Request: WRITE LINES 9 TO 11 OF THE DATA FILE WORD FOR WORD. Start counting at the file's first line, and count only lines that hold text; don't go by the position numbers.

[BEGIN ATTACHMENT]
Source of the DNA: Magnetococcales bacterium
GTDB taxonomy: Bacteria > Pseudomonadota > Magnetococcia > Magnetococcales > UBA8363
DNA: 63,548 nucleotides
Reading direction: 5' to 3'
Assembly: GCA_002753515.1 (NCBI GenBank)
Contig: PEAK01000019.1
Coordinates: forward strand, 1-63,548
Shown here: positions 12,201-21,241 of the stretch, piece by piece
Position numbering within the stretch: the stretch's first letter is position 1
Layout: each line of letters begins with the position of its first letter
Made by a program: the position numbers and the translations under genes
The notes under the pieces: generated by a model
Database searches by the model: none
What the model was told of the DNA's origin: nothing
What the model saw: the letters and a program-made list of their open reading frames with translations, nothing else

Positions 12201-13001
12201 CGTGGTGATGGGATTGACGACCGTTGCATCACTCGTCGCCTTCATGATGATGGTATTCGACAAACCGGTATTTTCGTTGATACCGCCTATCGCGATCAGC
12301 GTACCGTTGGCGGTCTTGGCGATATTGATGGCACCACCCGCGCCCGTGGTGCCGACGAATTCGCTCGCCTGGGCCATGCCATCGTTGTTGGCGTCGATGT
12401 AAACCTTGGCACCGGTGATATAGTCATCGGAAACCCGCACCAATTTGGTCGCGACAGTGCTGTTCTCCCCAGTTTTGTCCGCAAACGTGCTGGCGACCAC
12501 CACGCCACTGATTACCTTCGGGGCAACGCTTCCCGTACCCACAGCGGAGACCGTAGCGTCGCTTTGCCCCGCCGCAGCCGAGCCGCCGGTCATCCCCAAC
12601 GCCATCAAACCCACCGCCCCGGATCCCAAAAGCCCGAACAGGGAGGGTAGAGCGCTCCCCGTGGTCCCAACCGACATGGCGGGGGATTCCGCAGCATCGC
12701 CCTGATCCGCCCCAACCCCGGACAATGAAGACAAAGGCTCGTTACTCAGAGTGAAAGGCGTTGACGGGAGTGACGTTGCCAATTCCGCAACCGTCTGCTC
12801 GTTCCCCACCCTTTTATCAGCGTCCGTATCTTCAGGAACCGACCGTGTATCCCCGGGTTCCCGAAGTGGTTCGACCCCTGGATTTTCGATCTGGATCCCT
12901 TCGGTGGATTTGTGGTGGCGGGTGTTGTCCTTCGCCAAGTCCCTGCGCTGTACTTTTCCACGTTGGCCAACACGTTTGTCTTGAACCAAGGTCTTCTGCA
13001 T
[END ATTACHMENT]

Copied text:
Position numbering within the stretch: the stretch's first letter is position 1
Layout: each line of letters begins with the position of its first letter
Made by a program: the position numbers and the translations under genes